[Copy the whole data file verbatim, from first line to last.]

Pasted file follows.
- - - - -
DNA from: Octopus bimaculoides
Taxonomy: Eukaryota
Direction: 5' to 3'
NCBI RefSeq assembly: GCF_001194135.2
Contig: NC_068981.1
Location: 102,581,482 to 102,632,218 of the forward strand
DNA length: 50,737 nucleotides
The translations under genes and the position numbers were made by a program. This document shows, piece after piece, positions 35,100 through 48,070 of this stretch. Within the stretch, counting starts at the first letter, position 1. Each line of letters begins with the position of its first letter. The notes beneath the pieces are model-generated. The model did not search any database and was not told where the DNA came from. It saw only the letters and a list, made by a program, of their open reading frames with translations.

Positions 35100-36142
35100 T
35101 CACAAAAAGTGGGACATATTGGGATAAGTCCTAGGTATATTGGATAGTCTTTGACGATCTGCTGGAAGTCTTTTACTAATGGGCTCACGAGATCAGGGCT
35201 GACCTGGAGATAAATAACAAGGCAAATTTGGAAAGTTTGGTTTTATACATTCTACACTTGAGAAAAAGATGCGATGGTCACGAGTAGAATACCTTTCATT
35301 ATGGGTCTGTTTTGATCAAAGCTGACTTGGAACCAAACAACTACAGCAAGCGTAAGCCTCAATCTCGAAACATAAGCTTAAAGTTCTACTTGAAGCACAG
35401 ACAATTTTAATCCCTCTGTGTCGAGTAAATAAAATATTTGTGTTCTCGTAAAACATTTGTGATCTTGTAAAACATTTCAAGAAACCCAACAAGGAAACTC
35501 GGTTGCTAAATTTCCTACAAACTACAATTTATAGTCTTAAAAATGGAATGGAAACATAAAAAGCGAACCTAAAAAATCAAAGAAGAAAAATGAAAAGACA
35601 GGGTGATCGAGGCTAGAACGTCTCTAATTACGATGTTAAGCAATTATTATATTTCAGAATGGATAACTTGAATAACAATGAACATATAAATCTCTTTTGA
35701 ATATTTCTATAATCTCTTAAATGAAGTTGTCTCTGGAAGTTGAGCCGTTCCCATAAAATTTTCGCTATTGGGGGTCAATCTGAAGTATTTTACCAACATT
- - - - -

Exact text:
DNA from: Octopus bimaculoides
Taxonomy: Eukaryota
Direction: 5' to 3'
NCBI RefSeq assembly: GCF_001194135.2
Contig: NC_068981.1
Location: 102,581,482 to 102,632,218 of the forward strand
DNA length: 50,737 nucleotides
The translations under genes and the position numbers were made by a program. This document shows, piece after piece, positions 35,100 through 48,070 of this stretch. Within the stretch, counting starts at the first letter, position 1. Each line of letters begins with the position of its first letter. The notes beneath the pieces are model-generated. The model did not search any database and was not told where the DNA came from. It saw only the letters and a list, made by a program, of their open reading frames with translations.

Positions 35100-36142
35100 T
35101 CACAAAAAGTGGGACATATTGGGATAAGTCCTAGGTATATTGGATAGTCTTTGACGATCTGCTGGAAGTCTTTTACTAATGGGCTCACGAGATCAGGGCT
35201 GACCTGGAGATAAATAACAAGGCAAATTTGGAAAGTTTGGTTTTATACATTCTACACTTGAGAAAAAGATGCGATGGTCACGAGTAGAATACCTTTCATT
35301 ATGGGTCTGTTTTGATCAAAGCTGACTTGGAACCAAACAACTACAGCAAGCGTAAGCCTCAATCTCGAAACATAAGCTTAAAGTTCTACTTGAAGCACAG
35401 ACAATTTTAATCCCTCTGTGTCGAGTAAATAAAATATTTGTGTTCTCGTAAAACATTTGTGATCTTGTAAAACATTTCAAGAAACCCAACAAGGAAACTC
35501 GGTTGCTAAATTTCCTACAAACTACAATTTATAGTCTTAAAAATGGAATGGAAACATAAAAAGCGAACCTAAAAAATCAAAGAAGAAAAATGAAAAGACA
35601 GGGTGATCGAGGCTAGAACGTCTCTAATTACGATGTTAAGCAATTATTATATTTCAGAATGGATAACTTGAATAACAATGAACATATAAATCTCTTTTGA
35701 ATATTTCTATAATCTCTTAAATGAAGTTGTCTCTGGAAGTTGAGCCGTTCCCATAAAATTTTCGCTATTGGGGGTCAATCTGAAGTATTTTACCAACATT